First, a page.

Let me start by saying that I have decided to take a holiday this weekend… for me and my American readers, this is Thanksgiving weekend. I have decided that
there will be no technical post on this coming Monday, November 29.
While I expect to be doing mathematics this weekend… it is, after all, my idea of fun… I will treat myself to not having to turn some mathematics into a post this weekend.
I’ve spent some time since last Saturday’s post looking through other data sets available on the Internet. So far, I have found nothing as good as Ramanathan’s data, at least for illustrating stepwise regression and backward selection. While I hesitate to use a third data set from his website, I really haven’t found anything else as good, for what I want to demonstrate.
As for other mathematics… I’ve been nibbling at the edges of aircraft control, abstract algebra, the Kalman filter, and computer performance modeling. Nibbling, I say… getting somewhere, I’m sure… but I haven’t passed any milestones.
So let me tell a story… about final exams, and the stellar interior equations.
I took two final exams at Caltech that I thoroughly enjoyed, one as a sophomore and one as a junior. Both of them had the same format: the first part consisted of a lot of questions for each of which we were supposed to provide a one or two sentence answer; the second part asked us to pick something from the subject and go to town on it.
That is, part one asked us to demonstrate a broad familiarity with the subject… and part two asked us to demonstrate detailed familiarity with some specific part of it, of our choosing more or less.
The two subjects were… nonparametric statistics and astronomy. As I recall, but I could be wrong, the statistics final gave me a selection to choose from, while the astronomy final gave me a list of suggestions, but was open-ended in principle.
The usual first course in statistics is not called “parametric statistics”, except in contrast with “nonparametric statistics”. Roughly speaking, “parametric statistics” teaches us how to make inferences about the probability distribution of a population… given a sample drawn from that population. In particular, we attempt to infer the parameters of the probability distribution of the population, hence the term “parametric”.
“Nonparametric statistics”, on the other hand, is a collection of unrelated techniques for when we have even less information than usual.
One such technique, which I might elaborate on some other day, is to count the number of inversions in a sequence of integers… such as the draft numbers from the US draft lottery for 1970.
(The sequence 3,2,1 has 3 inversions: 3 precedes both 2 and 1, while 2 precedes only 1. Altogether, there are 6 possible orders, and they have a total of 9 inversions. The average number of inversions for the 6 orders is 9/6 = 1.5; and the population variance is 11/12. Now do that for the integers from 1 to 366. And then compare it to the actual number of inversions in the actual lottery.)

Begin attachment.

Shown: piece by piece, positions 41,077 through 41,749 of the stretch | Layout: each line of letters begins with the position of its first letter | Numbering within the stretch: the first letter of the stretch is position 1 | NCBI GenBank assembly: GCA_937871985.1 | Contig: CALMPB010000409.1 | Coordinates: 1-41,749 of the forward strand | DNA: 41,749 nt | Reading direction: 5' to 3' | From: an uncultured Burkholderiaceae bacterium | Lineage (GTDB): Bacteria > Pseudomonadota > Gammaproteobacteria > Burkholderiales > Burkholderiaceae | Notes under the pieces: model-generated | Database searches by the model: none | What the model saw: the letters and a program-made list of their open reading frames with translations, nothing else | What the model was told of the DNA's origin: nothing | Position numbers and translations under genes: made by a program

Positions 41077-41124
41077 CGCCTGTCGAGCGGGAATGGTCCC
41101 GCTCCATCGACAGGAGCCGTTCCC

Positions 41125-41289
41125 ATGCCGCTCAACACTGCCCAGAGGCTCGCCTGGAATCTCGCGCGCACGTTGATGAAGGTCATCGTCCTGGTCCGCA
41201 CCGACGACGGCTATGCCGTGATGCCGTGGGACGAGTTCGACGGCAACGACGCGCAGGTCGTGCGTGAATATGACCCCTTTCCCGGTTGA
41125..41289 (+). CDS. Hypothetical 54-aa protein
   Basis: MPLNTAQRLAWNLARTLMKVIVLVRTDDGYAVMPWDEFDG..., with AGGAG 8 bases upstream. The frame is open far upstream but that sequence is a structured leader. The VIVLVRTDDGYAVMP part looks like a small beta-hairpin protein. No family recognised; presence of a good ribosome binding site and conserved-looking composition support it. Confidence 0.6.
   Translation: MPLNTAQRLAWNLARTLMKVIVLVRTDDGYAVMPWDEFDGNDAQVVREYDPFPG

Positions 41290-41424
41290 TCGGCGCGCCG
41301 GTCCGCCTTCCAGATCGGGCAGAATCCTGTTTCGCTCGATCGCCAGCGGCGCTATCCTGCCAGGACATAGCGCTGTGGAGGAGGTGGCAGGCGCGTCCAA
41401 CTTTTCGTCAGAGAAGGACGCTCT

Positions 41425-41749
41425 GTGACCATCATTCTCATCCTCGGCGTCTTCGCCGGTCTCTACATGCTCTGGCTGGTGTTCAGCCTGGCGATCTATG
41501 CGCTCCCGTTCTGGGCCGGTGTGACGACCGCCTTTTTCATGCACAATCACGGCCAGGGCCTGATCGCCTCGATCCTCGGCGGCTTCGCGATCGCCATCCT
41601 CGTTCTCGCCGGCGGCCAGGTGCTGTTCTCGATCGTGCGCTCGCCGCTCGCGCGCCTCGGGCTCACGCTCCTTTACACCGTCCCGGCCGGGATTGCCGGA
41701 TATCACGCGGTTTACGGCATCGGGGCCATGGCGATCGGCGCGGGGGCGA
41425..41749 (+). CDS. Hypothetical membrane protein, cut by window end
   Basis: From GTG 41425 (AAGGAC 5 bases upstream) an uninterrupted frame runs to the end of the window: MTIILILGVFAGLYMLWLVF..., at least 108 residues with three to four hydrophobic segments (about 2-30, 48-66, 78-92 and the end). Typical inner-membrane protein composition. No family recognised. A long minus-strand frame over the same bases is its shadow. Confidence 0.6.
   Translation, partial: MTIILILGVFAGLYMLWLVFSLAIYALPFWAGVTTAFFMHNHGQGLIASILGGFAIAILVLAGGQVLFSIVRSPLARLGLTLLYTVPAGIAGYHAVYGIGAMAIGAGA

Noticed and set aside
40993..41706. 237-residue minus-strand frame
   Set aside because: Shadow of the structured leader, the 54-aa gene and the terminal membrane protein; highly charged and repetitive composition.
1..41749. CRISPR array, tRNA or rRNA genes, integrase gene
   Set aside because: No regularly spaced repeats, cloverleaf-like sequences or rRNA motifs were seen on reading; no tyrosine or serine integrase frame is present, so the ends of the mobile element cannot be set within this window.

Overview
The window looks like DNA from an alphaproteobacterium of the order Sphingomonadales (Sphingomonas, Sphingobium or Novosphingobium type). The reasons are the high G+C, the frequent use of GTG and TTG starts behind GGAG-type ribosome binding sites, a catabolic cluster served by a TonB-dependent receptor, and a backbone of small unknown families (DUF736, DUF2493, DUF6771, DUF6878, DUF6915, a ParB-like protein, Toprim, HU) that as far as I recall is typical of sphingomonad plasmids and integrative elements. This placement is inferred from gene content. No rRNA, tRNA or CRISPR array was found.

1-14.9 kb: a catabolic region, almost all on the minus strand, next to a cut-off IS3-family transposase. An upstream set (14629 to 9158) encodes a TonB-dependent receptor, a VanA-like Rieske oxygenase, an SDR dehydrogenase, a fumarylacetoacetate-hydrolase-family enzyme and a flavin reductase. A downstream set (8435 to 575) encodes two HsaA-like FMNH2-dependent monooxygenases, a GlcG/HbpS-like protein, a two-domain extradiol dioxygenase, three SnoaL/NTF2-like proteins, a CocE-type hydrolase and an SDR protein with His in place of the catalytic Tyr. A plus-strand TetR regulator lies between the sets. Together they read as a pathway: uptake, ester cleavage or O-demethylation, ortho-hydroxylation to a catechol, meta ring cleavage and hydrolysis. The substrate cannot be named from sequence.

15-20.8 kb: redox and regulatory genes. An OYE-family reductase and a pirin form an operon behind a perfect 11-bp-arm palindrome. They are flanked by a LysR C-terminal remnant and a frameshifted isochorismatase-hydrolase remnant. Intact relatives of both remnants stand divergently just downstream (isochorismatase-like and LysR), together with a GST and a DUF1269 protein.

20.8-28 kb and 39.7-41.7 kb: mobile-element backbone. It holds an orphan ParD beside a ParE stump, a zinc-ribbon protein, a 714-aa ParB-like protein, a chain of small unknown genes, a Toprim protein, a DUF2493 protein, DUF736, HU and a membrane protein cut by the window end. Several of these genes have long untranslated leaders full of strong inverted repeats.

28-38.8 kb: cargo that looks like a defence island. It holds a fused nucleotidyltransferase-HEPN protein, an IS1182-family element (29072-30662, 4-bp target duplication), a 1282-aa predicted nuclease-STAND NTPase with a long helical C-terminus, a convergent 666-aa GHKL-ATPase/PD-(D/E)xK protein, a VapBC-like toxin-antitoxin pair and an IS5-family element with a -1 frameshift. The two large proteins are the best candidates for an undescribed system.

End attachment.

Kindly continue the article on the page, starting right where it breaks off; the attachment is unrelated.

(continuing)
While I was supposed to be studying for my final exam in nonparametric statistics (and I needed to do well), I got distracted by trying to generalize a one-dimensional test (FYI, Wald’s Sequential Probability Ratio Test) to higher dimensions… I kept telling myself that I should be studying the material we had covered, but I just couldn’t stop playing with the generalization. I was having too much fun to worry about my grade.
Lo and behold, the final exam gave me the opportunity to present my generalization! It asked me to generalize the test to two dimensions, and I started out with, “It’s just as easy to generalize this to N dimensions….” It was wonderful… all the time I had spent playing with something interesting turned out to be A Good Thing.
For the record, I agree with Mark Twain: I have [tried, before I left school, if not all through it, to] never let my schooling interfere with my education.
For the record, I agree with whoever said: the mind is not a vessel to be filled, but a torch to be lit.
I think those two final exams were an interesting compromise between filling my mind and lighting it up. And it says something that even today I remember what topics I chose to expound on.
I did not get similarly distracted while studying for the astronomy final… but, as I recall, part two was open-ended: I could pick anything I wanted, and try to explain it.
I chose the stellar interior equations. They were far and away the most fascinating thing in the book… I had loved astronomy as a little kid, but now that I was a big kid, I had calculus at my fingertips, and I could write about differential equations. The stellar interior equations had simply not been accessible to me before college.
All I had to do then was explain the differential equations… closed-book, but that was no real problem. Okay, one of the equations was tough, and still is… but what I look forward to today — not literally today — is solving them numerically for the sun.
Hmm. It could happen today….